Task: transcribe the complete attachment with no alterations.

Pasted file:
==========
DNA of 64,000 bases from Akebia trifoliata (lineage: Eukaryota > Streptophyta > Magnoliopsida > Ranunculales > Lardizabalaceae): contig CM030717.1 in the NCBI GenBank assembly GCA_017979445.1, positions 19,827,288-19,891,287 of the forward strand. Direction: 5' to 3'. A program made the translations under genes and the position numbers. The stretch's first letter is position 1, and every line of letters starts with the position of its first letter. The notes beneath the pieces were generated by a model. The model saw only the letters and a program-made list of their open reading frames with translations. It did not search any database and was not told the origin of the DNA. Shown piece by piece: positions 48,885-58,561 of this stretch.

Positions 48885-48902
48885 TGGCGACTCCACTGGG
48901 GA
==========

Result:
DNA of 64,000 bases from Akebia trifoliata (lineage: Eukaryota > Streptophyta > Magnoliopsida > Ranunculales > Lardizabalaceae): contig CM030717.1 in the NCBI GenBank assembly GCA_017979445.1, positions 19,827,288-19,891,287 of the forward strand. Direction: 5' to 3'. A program made the translations under genes and the position numbers. The stretch's first letter is position 1, and every line of letters starts with the position of its first letter. The notes beneath the pieces were generated by a model. The model saw only the letters and a program-made list of their open reading frames with translations. It did not search any database and was not told the origin of the DNA. Shown piece by piece: positions 48,885-58,561 of this stretch.

Positions 48885-48902
48885 TGGCGACTCCACTGGG
48901 GA